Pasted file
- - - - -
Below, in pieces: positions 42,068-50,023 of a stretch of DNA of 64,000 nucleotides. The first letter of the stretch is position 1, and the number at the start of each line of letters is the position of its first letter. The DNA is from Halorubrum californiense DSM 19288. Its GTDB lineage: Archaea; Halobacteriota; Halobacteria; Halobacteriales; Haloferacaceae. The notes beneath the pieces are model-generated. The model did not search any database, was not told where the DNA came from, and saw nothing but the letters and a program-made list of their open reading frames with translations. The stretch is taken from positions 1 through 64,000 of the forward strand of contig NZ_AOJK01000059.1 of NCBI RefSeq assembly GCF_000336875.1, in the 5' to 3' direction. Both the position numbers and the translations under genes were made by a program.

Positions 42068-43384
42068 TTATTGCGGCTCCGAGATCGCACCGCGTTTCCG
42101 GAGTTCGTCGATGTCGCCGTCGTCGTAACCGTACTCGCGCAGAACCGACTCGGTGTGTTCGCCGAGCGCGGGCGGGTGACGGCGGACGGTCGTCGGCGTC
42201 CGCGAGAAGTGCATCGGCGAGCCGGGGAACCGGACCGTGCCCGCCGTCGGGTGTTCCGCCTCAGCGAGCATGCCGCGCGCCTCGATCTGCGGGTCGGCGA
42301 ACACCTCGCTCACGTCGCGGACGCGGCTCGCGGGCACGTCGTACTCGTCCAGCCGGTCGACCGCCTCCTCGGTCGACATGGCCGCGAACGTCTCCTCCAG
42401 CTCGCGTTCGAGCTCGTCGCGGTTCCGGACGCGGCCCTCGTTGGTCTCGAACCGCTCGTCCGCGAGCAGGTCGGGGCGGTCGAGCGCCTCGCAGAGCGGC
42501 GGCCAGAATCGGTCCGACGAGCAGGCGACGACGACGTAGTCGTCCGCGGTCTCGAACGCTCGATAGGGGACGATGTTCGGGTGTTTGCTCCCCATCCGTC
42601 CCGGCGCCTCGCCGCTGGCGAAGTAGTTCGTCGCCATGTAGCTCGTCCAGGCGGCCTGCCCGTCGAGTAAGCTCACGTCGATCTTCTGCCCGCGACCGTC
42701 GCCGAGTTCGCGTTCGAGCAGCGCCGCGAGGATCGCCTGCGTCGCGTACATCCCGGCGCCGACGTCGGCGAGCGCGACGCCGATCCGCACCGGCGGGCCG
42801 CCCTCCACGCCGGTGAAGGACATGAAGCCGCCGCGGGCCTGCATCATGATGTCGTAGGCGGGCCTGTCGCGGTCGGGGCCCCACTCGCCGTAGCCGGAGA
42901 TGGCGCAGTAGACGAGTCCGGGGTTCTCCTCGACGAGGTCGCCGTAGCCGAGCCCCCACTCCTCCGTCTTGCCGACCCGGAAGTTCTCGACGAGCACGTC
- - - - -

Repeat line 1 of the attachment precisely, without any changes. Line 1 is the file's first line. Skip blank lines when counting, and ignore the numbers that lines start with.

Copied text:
Below, in pieces: positions 42,068-50,023 of a stretch of DNA of 64,000 nucleotides. The first letter of the stretch is position 1, and the number at the start of each line of letters is the position of its first letter. The DNA is from Halorubrum californiense DSM 19288. Its GTDB lineage: Archaea; Halobacteriota; Halobacteria; Halobacteriales; Haloferacaceae. The notes beneath the pieces are model-generated. The model did not search any database, was not told where the DNA came from, and saw nothing but the letters and a program-made list of their open reading frames with translations. The stretch is taken from positions 1 through 64,000 of the forward strand of contig NZ_AOJK01000059.1 of NCBI RefSeq assembly GCF_000336875.1, in the 5' to 3' direction. Both the position numbers and the translations under genes were made by a program.